Hello and welcome to another book review!
I CANNOT BELIEVE I FINISHED THIS BOOK! AND MORE IMPORTANTLY THAT I ENJOYED IT!
So rather than go in depth into this mammoth of a book, I will just highlight specific characters that were of particular interest to me as I went through the book. The first two, obviously, were Jonathan Strange and Mr Norrell. The other is a black butler names Stephen Black.
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Jonathan Strange is one of the last practical magicians left in England, which basically means that unlike other magicians, theoretical magicians, who only know and learn about magic, he can actually use magic. He is taken under the tutelage of Mr Norrell who is the other practical magician left in England. Mr Norrell was hell bent on making sure that other people could call themselves magicians and that anyone who was a magician stemmed from him. So for most of the time Strange was ‘learning’ under Norrell, he was unable to use or get the highly valuable collection of magical books that Norrell had. Norrell definitely did not want Strange getting his hands on those books. Nonetheless, Strange was always in awe of Norrell not just because he had magic but because of his magical feats that involved him bring back to life a dead woman (necromancy). Of contention though was how he did it. Norrell pretends not to use or have respect for long dead English magicians who used black magic but he performing necromancy was what brought the storm both to himself and to Strange. Strange’s wife is killed and he finds himself lost in need to find a way to ‘make himself mad’ and he achieves that! – I will stop here to avoid spoilers.
Mr Norrell basically wants to be the magical authority in England. Unlike Strange, he does not want to bring other people into magic, he does not want to teach them, he cared about class and gender, he wanted magic to be a professor for the rich and educated and not for anyone underclass. So he went about his life holding unto that belief even when he has a past magic that hunts him. He does everything to prevent people from finding out that he also has used the powers of a fairy which is absolutely condemns others for using. There are so many self-righteous and annoying things that he did in this book that just drove me crazy. for example, when Strange wrote a book of magic, that was slightly in opposition to what Norrell thought, to be sold to the general public, Norrell did everything in his power to sabotage him and made all the books disappear. So all the people who bought the book would just find that their books have disappear, This part made me think a lot about media censorship and how his actions basically involved theft and not just that, insinuations that readers were not clever enough to understand the book or have enough “moral judgement to decide for themselves if the magic that Strange was describing was either bad or good”. So after this happened, Norrell began to lose favour with a lot of his powerful friends.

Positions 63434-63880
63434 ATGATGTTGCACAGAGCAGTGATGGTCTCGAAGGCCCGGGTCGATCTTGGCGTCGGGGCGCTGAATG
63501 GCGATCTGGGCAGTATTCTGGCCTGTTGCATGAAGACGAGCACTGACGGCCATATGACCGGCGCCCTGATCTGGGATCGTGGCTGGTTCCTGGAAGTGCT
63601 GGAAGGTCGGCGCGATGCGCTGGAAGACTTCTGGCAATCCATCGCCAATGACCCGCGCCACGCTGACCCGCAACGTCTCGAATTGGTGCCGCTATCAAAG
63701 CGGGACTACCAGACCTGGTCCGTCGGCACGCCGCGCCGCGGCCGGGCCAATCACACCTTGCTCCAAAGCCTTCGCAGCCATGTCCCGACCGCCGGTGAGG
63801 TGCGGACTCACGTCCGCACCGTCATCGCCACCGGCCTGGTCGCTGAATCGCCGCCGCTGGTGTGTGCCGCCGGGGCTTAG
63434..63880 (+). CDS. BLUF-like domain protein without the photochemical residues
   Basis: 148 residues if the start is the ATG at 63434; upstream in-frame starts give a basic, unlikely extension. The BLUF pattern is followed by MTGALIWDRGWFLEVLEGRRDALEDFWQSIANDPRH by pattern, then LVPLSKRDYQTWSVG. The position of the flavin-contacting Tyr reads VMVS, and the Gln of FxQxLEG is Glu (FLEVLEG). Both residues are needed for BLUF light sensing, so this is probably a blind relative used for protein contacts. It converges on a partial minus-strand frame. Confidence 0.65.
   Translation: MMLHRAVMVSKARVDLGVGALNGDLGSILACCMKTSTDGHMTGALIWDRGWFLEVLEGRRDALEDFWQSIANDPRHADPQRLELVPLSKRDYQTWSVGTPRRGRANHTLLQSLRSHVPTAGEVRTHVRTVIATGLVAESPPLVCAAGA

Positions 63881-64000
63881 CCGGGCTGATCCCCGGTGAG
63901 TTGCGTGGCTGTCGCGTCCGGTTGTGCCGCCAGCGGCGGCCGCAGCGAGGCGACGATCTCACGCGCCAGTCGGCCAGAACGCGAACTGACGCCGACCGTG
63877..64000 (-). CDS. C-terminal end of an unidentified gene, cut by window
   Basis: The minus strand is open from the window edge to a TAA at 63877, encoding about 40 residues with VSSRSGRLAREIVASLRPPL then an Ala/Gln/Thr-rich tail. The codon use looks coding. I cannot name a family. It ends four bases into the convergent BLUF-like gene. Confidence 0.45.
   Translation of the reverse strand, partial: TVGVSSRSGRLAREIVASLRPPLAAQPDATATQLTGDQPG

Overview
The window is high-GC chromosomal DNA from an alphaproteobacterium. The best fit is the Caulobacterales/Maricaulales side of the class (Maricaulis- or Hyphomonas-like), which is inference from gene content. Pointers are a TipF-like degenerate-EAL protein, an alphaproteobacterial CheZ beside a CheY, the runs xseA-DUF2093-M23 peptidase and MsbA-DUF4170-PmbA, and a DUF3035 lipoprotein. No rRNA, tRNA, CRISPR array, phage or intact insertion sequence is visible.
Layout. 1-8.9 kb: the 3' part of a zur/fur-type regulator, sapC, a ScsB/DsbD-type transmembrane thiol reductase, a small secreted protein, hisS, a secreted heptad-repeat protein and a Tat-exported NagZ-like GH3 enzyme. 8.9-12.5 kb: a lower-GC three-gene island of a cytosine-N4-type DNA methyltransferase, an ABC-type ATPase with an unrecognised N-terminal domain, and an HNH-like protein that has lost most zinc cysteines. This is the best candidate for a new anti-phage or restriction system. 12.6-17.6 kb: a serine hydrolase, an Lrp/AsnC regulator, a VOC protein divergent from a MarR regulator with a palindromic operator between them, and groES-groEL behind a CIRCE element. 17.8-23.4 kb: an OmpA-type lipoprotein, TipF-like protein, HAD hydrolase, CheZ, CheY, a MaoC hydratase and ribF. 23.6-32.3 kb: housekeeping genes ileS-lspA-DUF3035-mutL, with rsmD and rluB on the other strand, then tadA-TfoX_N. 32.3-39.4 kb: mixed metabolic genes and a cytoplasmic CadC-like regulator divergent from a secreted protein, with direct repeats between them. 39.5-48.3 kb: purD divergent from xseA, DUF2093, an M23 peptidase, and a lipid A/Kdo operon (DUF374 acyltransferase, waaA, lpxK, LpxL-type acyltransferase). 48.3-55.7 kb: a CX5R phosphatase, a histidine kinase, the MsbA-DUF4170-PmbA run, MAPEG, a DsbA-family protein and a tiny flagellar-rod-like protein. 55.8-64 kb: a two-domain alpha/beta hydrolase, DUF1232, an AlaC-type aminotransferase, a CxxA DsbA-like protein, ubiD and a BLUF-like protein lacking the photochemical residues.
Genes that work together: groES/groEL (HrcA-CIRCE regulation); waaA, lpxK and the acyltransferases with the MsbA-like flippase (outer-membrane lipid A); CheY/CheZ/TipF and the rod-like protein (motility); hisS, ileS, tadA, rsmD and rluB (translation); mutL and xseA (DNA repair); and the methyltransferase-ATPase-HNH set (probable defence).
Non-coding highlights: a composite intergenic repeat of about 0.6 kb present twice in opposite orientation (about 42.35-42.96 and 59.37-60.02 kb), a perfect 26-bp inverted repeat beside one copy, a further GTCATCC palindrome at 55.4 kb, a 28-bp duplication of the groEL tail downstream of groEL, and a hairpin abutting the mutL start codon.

I could honestly go on and on about Norrell and his privilege but I have a more important character that I felt I needed to discuss.
Stephen Black is the butler of the lady Norrell raised from the dead. Soon after Miss Wintertowne, who later married Sir Walter Pole, was resurrected, strange things start to happen in the house. Some of the servants said they heard sad tunes, others see a tree, some have seen movements but Stephen just excused that as nonsense. Before I go further, Stephen as his name suggest is a Black man that has worked his way up to Butler, he is trusted by Sir Walter Pole but it was very hard for the other ‘white’ servants to accept his instructions but he was so good at his job that they soon had no choice but to respect him and obey him. However, they did not like him. One night, he sees a man in the house, thinking the man was a visitor of Sir Pole (even though he was not aware of anyone coming to visit him), he offers to help the man and the man his appreciative.
As it happens, the man is a fairy who had resurrected Miss Wintertowne and in return get half her life (I don’t want to spoil it). Anyways, the fairy takes Stephen to lavish balls that were in another world promising to make Stephen a king. All that aside there is this part of the book that got me thinking about Black men and their inability to associate with other Black men of lower status. When Stephen come across other Black people who are struggling, he choose not to assist them and not because he cannot afford to but because, and I quote, “He always took great care not to speak to, or in any way acknowledge, negros of low station. He feared that if he were seen speaking to such people it might be supposed that he had some connexion with them”. This is something that got me thinking about how important it is to pull people up. The division in the Black community is something, I think, makes us easier to conquer. We should be willing to pull other people up, create generational and community wealth and the only way of doing that is to help each other and not be more concerned with saving face.
Anyways, I really enjoyed this book and it discussions on pride, relationships, education, censorship, race & class, death, power, fear selfishness and misogyny. The writing is absolutely genius and the tone of the characters and their dissections was just interesting and amazing conversation starters
I gave this book a 4.3 out of 5 stars.
Thanks for reading.